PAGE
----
Posted by E. Yaghi
on January 12, 2001
My name is Shaker Abdul Fattah Mousa Mohammed Hussein Yaghi. I was born in Al-Masmiyyah Al-Kaberrah. At the time of the Jewish invasion in Palestine and the ensuing massacres in such villages as Deir Yessein, I was 12 years old. My immediate family included 5 brothers and myself, four sisters, and my parents. The night before we left, some Arab Jews came to the head of our village and told us that there were hoards of invading Jews coming from different places outside Palestine such as Europe, and that these Jews were not used to our traditions and were rude and brutal. The Jewish army had given us an ultimatum according to our Arab Jewish neighbors. The ultimatum was that either we surrender, fight, or leave. All the people from the surrounding villages had already left, so the people of my village decided to leave as well. Even if they had chosen to stay and fight, no one had weapons. Under the British Mandate, Palestinians were not allowed to possess any kind of firearm and those who were caught with a firearm in their possession were incarcerated. Thus, we were basically a weaponless civilian people with no means of defending ourselves.
The night after the Arab Jews came to warn the head of our village, my oldest brother, who was married and had children,
and who lived in separate housing, stopped by our home and said, "We'd better leave because the whole village is leaving."
My father and my uncles did not want to leave. They said that they would just go to the edge of our orange orchards and wait there until the trouble passed. But the women in the family started screaming and shouting such things as, "No, they will kill us all and our children too. Let us go somewhere safer until this fighting is over."
My family left in the evening after Iftar on the first day of Ramadan, in the Hijreh year of 1367, or in other words, July 7, 1948. My parents hastily packed what they could onto a carriage with the belief that as soon as the trouble passed, we would be able to return to our home and orange orchard. We were all scared and could feel the imminent threat of Jewish massacres coming right to our own doorstep.
Some of the people from other villages that had fled to Masmiyya to seek refuge from the approaching Jewish terrorist gangs such as Haganah, Irgun and Stern, also left with the rest of the villagers and ourselves.
That night, my family and I approached the closest village to us and we found out that Jews had been shooting at the inhabitants of the village, so we spent our first night away from home sleeping under the trees without any kind of shelter.
After this, as more atrocities occurred, we kept moving from one village to another to escape Jewish armed groups who slaughtered Palestinians and pillaged a passageway of blood and agony as they went along. At last we arrived at a refugee camp in Jericho by the name of Aqabat Jaber where we found lots of other refugees who had also fled from the oncoming Jewish terror groups. These refugees came from all over Palestine. There we also found that the United Nations had already established camps for the multitude of refugees who had left their hometowns and had gone there to seek shelter.
My family and I suffered many hardships after we left Masmiyya. As young refugee children, we suddenly had to work hard so that we could survive. I never saw my village again and both my parents died without ever returning to their home.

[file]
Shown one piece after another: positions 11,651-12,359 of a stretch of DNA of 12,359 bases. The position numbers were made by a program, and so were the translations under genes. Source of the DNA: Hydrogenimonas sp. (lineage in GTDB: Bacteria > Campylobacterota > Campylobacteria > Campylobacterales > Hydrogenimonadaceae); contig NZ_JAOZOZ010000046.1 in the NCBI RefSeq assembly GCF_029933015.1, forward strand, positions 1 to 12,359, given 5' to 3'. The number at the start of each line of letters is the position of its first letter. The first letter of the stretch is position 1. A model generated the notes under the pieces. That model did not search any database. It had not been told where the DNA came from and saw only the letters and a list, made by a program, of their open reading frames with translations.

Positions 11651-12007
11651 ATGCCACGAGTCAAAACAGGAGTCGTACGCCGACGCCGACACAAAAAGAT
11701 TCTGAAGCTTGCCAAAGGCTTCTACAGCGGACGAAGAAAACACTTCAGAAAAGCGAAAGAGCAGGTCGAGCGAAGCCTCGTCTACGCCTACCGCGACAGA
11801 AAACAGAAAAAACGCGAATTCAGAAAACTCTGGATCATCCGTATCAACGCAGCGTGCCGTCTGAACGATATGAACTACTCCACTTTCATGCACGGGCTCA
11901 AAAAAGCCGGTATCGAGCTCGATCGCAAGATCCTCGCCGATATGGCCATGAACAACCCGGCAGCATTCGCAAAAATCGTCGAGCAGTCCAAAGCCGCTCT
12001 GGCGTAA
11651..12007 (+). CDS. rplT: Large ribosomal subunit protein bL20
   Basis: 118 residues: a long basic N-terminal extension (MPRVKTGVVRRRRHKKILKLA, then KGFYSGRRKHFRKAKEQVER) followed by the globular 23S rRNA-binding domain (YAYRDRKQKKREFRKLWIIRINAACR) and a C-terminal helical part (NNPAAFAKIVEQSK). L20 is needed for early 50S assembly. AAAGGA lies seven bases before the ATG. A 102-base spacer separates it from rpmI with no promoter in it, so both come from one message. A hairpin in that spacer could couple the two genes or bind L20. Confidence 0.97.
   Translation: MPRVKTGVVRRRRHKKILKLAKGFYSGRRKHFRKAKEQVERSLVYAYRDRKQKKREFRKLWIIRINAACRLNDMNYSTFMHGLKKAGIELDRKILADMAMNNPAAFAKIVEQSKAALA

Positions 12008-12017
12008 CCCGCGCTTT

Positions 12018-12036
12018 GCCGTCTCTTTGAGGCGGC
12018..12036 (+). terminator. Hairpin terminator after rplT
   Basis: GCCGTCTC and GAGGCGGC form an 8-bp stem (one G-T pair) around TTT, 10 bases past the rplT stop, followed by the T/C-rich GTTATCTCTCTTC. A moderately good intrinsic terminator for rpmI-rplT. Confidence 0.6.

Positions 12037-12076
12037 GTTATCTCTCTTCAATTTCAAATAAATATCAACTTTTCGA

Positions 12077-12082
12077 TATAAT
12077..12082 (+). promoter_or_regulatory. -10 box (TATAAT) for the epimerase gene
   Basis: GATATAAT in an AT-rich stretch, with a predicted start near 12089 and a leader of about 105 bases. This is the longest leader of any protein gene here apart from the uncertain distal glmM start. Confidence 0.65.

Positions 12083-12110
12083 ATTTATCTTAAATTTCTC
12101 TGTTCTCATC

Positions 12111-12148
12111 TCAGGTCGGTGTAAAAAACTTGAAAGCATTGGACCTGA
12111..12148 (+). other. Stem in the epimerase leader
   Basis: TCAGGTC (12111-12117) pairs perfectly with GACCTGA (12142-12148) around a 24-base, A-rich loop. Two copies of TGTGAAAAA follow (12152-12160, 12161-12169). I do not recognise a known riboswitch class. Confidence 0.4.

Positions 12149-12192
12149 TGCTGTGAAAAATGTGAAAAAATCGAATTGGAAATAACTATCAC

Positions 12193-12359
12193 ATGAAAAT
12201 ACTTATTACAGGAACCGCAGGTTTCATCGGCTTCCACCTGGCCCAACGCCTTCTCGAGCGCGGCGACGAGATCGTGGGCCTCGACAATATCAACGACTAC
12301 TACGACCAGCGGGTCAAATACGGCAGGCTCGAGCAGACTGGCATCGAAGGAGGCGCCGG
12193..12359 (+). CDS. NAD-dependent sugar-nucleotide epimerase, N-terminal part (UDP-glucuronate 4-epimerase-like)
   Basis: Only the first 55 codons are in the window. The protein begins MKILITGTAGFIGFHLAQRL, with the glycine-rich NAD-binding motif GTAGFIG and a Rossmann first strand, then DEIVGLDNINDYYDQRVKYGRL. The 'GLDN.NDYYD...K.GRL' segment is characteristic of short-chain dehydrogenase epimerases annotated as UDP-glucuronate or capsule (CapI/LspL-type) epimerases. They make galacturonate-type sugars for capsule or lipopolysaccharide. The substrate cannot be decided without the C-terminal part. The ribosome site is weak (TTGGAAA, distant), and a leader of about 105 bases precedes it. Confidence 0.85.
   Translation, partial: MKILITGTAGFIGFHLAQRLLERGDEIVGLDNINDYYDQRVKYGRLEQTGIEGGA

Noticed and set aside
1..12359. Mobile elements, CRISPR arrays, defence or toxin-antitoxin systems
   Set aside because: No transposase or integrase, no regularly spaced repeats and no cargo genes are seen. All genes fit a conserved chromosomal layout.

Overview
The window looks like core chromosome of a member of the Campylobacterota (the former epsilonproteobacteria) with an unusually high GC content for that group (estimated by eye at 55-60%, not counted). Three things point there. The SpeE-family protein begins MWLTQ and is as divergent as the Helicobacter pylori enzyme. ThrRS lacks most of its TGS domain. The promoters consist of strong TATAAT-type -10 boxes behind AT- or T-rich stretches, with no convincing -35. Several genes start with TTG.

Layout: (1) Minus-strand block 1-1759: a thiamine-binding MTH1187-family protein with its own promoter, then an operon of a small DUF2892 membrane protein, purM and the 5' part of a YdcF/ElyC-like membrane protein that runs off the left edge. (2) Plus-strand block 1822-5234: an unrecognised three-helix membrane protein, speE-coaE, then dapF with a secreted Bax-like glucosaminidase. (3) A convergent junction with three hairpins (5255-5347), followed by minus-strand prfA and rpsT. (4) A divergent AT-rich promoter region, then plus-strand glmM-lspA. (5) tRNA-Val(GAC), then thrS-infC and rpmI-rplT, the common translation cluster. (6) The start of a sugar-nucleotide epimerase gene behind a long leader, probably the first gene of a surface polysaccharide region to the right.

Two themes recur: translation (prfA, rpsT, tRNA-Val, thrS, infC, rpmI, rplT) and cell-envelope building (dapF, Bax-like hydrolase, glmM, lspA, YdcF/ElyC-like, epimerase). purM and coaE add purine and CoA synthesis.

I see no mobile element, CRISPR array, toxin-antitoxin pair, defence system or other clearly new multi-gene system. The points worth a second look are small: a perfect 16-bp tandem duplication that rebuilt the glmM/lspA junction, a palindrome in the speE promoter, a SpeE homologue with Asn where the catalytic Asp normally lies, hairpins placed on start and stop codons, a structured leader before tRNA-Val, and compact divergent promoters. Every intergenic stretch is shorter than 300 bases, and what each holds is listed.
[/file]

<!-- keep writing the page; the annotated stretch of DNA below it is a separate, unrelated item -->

Messimeyah was the largest of the surrounding villages. It was not far from the Mediterranean Sea. It had a school for boys built of stone, up to the 7th grade, located on a nearby hill. Some people who had the chance to go back as visitors later on reported that the boys' school is still standing. There was also a girls' school. Those who finished the 7th grade then went on to a school in a neighboring city. There was a main well for the whole village. The source for this well and all surrounding wells was fresh spring water. There were around 10 other wells privately owned so that the orange orchards could be irrigated.
We had our own private well and so did one of my uncles. Our home and our orange orchard was a veritable paradise. It was the best time of my childhood and my fondest memories are those of the days when I did not have a care in the world and spent my free time climbing up and down trees and playing with my younger brothers and sisters.
Our orchard consisted of all kinds of citrus trees and we also had apples, mulberries, figs and pomegranates. We grew our own self-sustaining garden, where we planted vegetables, wheat, corn and sesame. We also raised chickens, turkeys, geese, ducks and cows. Every day we had fresh milk, yogurt, butter and homemade bread. I can still taste and smell the fresh milk, the butter and the hot homemade bread that my mother baked every morning.
Masmiyya was situated at a crossroads. To the south was a road leading to Gaza, to the north, a road to Jaffa, to the east, a road to Jerusalem and to the west, a road led to Ishdod. It was a peaceful village and I can remember nothing but happiness living there. In the village, there was a meeting place for the Yaghi family, called a diwan in Arabic. The Yaghis used to gather there and talk while drinking their coffee. Guests were fed and entertained there and there were sleeping accommodations for those who wished to stay overnight. Not too far from our diwan, was a mosque built for the Yaghis too.
The main families in Masmiyya were the Yaghis and the Mahennas. The Mahenna family also had a diwan where they too gathered and entertained themselves and their guests.
It had been said that all people live in their countries, but for the Palestinians, Palestine lives in them. Palestine and Masmiyya live in me. I still have the titles to our land and many refugees still possess the keys to their homes.
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